Elements of Japanese Music

The most ubiquitous and well-known concept in Japanese aesthetics is “Ma” which has been translated as “nothingness” or “emptiness”. But much more than the absence of something, it is a palpable entity. The Japanese also embrace the difference of timbres between the pitches on their musical instruments, and their music developed to accommodate that.

Written By

James Nyoraku Schlefer

I have been writing about myself, my work, a little history of Japanese music, and the intersections or disconnects between Western and Japanese music. Now I would like to discuss musical elements that are distinctly Japanese.

MU / MA / : Perhaps the most ubiquitous and well-known concept in Japanese aesthetics is that known as Ma. Translated as nothingness or emptiness, Ma emphasizes the space, in time or dimension, which is prevalent in all Japanese art forms including theater, architecture, gardening, and—of course—music. It is the space between objects, the silence between sounds, and the stillness between movements. Much more than the absence of something, it is a palpable entity. In music, Ma typically manifests as the silence we “hear” between phrases. It is that nothingness that separates sound and removes it from a position of prominence. After the first phrase of a shakuhachi solo is played and the player takes a breath, that silence, or Ma, can create a tension that brings a small relief when the next phrase eventually begins. Or if that silence separates the sounds completely, and allows each phrase to be independent, then the silence becomes its own world upon which to meditate.

Timbre as a compositional element: The musical traditions of the globe have each charted their own paths, and Europe was no exception. Western classical music evolved as an ensemble art, and beginning in the 17th century, tempered scales became the standard for composition. The evolving manufacture of musical instruments developed to suit this pitch-oriented musical language. Eventually, keyboard instruments could play all the chromatic tones and do so with a consistent timbre. Woodwind instruments transformed from tubes with holes to ever more complex machinery, the goal being consistent timbre between the ranges and tighter control of pitch. Thus, the trajectory of Western instruments has long held the goal of equalizing the sound quality across the full range of the instrument.

Japanese instruments embrace the difference of timbres between pitches, and the music developed to accommodate that.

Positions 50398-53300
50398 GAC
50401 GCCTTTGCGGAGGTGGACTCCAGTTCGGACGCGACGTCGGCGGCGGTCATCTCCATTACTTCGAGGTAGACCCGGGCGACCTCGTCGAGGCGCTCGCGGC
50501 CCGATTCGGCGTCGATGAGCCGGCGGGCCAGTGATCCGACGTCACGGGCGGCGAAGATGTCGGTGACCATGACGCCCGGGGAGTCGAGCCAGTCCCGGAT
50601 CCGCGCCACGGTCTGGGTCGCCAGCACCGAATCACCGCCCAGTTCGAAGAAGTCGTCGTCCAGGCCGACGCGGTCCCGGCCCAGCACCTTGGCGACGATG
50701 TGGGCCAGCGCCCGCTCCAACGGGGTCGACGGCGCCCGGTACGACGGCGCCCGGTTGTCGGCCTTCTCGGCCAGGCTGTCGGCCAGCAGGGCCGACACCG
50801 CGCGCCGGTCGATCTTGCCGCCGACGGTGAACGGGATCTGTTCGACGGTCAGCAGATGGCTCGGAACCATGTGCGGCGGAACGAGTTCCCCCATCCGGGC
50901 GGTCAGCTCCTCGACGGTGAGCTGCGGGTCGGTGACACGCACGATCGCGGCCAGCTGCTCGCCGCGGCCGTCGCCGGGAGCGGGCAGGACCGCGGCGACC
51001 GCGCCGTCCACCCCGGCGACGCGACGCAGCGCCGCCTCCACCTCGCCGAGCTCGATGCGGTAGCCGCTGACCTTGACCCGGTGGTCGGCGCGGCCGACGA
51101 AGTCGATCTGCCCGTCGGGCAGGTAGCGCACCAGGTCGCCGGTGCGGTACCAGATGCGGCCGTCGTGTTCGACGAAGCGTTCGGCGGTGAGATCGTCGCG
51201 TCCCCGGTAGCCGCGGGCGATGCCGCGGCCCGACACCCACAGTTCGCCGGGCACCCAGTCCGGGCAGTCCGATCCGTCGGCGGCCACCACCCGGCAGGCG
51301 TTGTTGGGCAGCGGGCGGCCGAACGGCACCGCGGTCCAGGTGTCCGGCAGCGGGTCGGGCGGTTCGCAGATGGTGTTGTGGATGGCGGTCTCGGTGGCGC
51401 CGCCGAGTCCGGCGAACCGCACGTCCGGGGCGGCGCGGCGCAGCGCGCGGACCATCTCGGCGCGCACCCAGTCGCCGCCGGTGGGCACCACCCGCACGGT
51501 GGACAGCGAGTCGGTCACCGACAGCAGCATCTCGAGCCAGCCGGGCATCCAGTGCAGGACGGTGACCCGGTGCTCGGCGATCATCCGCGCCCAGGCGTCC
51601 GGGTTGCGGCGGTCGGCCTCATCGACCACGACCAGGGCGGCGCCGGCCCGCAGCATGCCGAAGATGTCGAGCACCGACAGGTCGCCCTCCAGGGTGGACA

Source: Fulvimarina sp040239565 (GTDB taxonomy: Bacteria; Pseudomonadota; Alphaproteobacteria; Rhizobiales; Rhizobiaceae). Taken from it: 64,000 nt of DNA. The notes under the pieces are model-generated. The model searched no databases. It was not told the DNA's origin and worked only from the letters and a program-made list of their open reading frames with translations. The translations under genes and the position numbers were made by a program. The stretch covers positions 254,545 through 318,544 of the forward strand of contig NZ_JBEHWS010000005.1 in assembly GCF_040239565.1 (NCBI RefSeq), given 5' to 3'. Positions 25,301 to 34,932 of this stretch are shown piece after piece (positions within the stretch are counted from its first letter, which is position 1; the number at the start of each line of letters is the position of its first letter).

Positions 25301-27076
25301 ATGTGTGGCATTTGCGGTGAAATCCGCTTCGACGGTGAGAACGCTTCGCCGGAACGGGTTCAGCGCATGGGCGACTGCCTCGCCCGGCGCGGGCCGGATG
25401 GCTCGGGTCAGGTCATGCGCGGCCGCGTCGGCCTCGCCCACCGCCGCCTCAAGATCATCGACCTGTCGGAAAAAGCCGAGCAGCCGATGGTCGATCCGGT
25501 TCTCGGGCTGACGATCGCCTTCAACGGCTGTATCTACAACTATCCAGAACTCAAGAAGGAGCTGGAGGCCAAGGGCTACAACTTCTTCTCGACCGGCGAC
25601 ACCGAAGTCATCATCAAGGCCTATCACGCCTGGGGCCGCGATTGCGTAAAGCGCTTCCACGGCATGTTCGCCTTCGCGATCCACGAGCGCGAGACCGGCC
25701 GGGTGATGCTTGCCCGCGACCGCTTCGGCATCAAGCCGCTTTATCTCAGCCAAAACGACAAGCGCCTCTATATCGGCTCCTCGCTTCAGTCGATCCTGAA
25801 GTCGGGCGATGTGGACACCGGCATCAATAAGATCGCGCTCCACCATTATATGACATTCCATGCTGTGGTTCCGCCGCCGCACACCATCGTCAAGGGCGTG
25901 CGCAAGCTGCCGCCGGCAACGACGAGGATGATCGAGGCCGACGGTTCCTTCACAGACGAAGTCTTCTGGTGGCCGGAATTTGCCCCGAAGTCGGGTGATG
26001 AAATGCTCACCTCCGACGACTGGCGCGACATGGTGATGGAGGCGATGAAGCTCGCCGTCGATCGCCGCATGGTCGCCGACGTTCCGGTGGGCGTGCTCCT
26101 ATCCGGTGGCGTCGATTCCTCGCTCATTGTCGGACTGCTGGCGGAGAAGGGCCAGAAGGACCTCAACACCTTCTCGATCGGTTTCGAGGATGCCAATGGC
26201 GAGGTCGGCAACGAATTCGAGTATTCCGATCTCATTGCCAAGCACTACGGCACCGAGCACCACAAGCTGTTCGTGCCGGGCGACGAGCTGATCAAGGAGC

Japanese instruments, on the other hand, embraced the difference of timbres between pitches, and the musical language developed to accommodate those differences. Frequently the same pitch is heard with different fingerings, resulting in a vastly different dynamic level and tone color. Take for example the sawari sound of the shamisen. The lowest string is purposely positioned off the nut at the top of the fingerboard to create a distinctive buzzing effect similar to the jawari sound of the sitar. To the Western ear this buzzing may come across as unfocused or unclean, but this is in fact an indispensable sound of the instrument. Likewise, pushing the string on the koto to raise the pitch, rather than plucking a neighboring string with the same pitch, results in an almost imperceptible but distinct sound. And the robust pitch of an open hole on the shakuhachi contrasts with meri, the same pitch achieved with a partially covered hole and the lowering of the player’s head. As a result, Japanese music evolved to accommodate the dissimilarities inherent in the physical makeup of the musical instruments.

Wabi-Sabi: Wabi-sabi is an idea—an essential concept in Japanese aesthetics constituting a view centered on the acceptance of transience and imperfection. It is not an official element of Japanese music, but as a composer and performer, I do feel that it is important for Western listeners to appreciate the concept. As an example, the pottery items used in the most refined and exacting Japanese tea ceremonies are often rustic and simple looking, with shapes that are not symmetrical and colors or textures that appear to be coarse. The tea bowls may be deliberately chipped or nicked at the bottom. It is up to the observational ability of the participant to notice and discern the hidden signs of a truly excellent design or glaze. So too, in Japanese music, must the listener be able to discern the subtle differences in sound quality and execution, putting aside preconceived musical experiences to appreciate the artistry.

The urgency to “fix” the sounds of musical instruments never entered the minds of Japanese musicians.

The urgency to “fix” the natural sounds of musical instruments never entered the minds of Japanese musicians as it did in the West, and the beauty of these subtle nuances of timbre became the standard. This is a fundamental difference in musical philosophy that presents one of the greatest challenges in merging the sounds of East and West. Nonetheless there have been many composers in the last few decades, both Western and Japanese, who have forged ahead to create some magnificent and ground-breaking new music; some are facing the challenge by essentially ignoring the disconnect, some by probing into the subtle complexities.

A performance of the composition Miyako no Haru (都の春) by Yamase Shoin I (1845-1908) on May 21, 2017 featuring Yoko Reikano Kimura, koto and voice, Sumie Kaneko, shamisen and voice, and James Nyoraku Schlefer, shakuhachi. Yamase was engaged as the first professor of koto music, at the Tokyo Academy of Music, and composed this work for the inauguration ceremony concert of the Institute in 1890.